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Jazz Appreciation Month: Branford Marsalis Visits Smithsonian - 2002-04-18

In partnership with the Voice of America, the Smithsonian Institution's National Museum of American History is celebrating the first annual Jazz Appreciation Month during April with exhibits, live concerts and film presentations. The museum houses artifacts manuscripts and archives from the greatest jazz musicians in the world, and is dedicated to presenting jazz as a living American art form.

The Smithsonian's Jazz Appreciation Month coincides with the April birthdays of legendary performers such as Dizzy Gillespie, Duke Ellington and Ella Fitzgerald. Grammy Award-winning saxophonist Branford Marsalis has joined with the Museum of American History to help promote the event, and assist with educational outreach.

Branford hopes the program will inspire intellectual curiosity among younger children, as well as an appreciation for the rich history of jazz for all ages. He said, "When you have children that grow up in a mindset where they do everything their parents have ever done, that the school does not provide them with the intellectual challenge that makes them try to see the world differently, then you grow up with another generation of myopic and rigid-thinking people who really don't have any tolerance for anything outside of the little box that they live in. And that is the whole point of introducing a program like this and making sure that it becomes a part of the educational component, to introduce them to something that is outside of their sphere of influence."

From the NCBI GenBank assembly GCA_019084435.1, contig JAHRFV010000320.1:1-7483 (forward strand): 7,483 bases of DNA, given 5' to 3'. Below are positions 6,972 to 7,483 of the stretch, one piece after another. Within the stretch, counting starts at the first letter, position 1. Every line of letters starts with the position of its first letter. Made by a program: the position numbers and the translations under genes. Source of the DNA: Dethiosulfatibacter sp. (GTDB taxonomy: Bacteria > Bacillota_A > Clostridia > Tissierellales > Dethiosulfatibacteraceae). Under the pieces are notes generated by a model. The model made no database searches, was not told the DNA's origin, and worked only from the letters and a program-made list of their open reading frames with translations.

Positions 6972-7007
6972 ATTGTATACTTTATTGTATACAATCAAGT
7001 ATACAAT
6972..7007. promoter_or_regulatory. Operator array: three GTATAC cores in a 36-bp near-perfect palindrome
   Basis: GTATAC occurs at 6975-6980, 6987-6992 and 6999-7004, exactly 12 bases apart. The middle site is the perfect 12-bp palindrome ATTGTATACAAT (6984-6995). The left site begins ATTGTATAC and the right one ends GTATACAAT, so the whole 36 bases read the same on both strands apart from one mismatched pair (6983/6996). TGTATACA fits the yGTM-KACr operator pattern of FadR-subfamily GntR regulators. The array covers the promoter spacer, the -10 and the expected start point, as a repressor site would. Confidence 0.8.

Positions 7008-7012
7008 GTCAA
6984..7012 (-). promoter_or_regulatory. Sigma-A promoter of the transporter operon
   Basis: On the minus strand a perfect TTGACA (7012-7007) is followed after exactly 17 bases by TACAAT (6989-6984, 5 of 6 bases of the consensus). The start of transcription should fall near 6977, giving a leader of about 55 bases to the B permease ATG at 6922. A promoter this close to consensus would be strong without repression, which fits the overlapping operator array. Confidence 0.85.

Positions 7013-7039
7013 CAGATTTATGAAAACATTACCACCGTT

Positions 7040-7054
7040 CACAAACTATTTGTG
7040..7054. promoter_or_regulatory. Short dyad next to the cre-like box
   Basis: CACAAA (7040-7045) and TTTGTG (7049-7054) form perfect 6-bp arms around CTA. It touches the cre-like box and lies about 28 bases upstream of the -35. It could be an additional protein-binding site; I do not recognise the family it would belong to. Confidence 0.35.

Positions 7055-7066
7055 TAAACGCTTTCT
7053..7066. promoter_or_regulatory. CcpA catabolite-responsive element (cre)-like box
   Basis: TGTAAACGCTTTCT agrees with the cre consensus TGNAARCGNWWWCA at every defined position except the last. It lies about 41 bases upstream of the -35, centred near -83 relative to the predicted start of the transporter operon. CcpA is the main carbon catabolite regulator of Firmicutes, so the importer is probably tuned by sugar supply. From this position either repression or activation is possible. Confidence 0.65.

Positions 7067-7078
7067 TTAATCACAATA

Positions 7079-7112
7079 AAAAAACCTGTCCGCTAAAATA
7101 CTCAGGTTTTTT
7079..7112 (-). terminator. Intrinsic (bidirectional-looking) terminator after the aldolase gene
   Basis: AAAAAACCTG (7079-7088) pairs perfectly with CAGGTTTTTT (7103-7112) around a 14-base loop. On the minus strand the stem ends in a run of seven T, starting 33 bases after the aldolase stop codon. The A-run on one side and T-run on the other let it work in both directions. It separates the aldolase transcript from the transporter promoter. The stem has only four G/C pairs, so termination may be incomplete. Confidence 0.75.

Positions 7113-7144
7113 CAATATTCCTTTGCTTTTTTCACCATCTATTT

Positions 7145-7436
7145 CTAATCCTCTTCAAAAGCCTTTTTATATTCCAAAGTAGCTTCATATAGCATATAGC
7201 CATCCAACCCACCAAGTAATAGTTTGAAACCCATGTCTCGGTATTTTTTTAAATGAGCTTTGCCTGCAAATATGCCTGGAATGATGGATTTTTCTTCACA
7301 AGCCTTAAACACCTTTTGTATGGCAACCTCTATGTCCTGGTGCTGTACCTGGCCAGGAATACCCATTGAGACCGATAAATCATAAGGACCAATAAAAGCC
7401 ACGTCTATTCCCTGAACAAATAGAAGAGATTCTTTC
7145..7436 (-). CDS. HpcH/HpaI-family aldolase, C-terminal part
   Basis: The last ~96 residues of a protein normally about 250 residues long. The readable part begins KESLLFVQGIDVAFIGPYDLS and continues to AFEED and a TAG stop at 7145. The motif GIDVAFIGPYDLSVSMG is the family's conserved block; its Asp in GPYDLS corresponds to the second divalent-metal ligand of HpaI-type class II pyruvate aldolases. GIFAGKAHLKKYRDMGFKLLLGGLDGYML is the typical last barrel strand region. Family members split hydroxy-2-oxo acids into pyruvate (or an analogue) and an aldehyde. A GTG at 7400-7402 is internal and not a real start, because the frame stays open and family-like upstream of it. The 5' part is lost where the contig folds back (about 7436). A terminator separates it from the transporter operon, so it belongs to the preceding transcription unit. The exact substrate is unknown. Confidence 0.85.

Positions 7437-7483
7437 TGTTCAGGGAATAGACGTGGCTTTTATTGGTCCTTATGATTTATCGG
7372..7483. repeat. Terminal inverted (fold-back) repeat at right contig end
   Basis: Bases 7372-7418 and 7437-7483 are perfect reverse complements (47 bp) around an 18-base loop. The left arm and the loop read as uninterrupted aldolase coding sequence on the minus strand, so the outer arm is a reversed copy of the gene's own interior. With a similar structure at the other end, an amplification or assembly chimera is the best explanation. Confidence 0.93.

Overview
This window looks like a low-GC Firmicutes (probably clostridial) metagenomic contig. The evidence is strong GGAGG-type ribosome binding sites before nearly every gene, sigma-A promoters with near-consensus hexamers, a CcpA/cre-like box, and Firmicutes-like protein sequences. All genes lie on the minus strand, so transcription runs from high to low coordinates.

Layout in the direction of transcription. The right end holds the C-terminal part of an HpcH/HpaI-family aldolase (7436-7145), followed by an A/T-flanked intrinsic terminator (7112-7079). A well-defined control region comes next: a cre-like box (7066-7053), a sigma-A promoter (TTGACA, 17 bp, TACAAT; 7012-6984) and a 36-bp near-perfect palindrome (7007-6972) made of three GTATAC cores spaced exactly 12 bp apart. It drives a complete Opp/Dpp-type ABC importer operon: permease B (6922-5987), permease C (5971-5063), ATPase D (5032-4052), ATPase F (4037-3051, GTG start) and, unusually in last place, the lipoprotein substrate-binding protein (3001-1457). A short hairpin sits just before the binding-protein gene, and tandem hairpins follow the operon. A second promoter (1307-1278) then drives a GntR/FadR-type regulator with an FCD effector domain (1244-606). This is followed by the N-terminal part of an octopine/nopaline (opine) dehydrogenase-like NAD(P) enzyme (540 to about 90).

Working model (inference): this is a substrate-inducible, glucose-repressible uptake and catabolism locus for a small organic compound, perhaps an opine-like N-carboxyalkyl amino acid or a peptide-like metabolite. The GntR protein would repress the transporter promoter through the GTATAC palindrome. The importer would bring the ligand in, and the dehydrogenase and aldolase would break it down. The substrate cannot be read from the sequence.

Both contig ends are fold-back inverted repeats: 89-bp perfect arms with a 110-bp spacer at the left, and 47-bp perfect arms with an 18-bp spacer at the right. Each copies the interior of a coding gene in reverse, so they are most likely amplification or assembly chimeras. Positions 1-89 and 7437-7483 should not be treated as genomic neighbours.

Branford Marsalis has helped bring jazz to the masses, as the band leader for the Tonight Show late-night television-talk program, and for his work in the studio and on stage with British rock star, Sting.

Branford admits that, as a jazz musician, playing with Sting was a mixed blessing. "There are a couple of people who actually started becoming big jazz fans from hearing me play with Sting, and I think that's a really great thing. But," he said, "I vividly remember the year after I played with Sting's band, I had much larger crowds at my concerts and people would sometimes stand in a line for 25 minutes just to walk up and tell me, 'Hey Man, loved you with Sting.' They didn't really have any innate curiosity about what we were trying to do. That's the reality of doing something like that. But I didn't regret doing it, because I didn't grow up listening to jazz, I grew up listening to pop music. Sting is a really great musician and he's a really creative songwriter, so it was a pleasure to be in that moment."

Branford Marsalis has a mission to spread the love of jazz beyond the borders of the U.S., much like a certain renowned VOA broadcaster. "Hopefully," he said, "we can have the educational component branch out and we can actually bring the music to the international community as well, much in the way that Willis Conover did for all those years - all those great years, early-World War II, and post-World War II and during the Cold War when Willis was the voice of freedom for a bunch of people. Long may his ideals reign."

Organizers of the Smithsonian's Jazz Appreciation Month hope that similar programs will be initiated around the country by schools, local museums, libraries, musicians, concert halls and radio stations. Here in the Nation's Capitol, the Smithsonian Jazz Masterworks Orchestra will be presenting a series of concerts during April, focusing on the greatest composers and musicians from every era of jazz.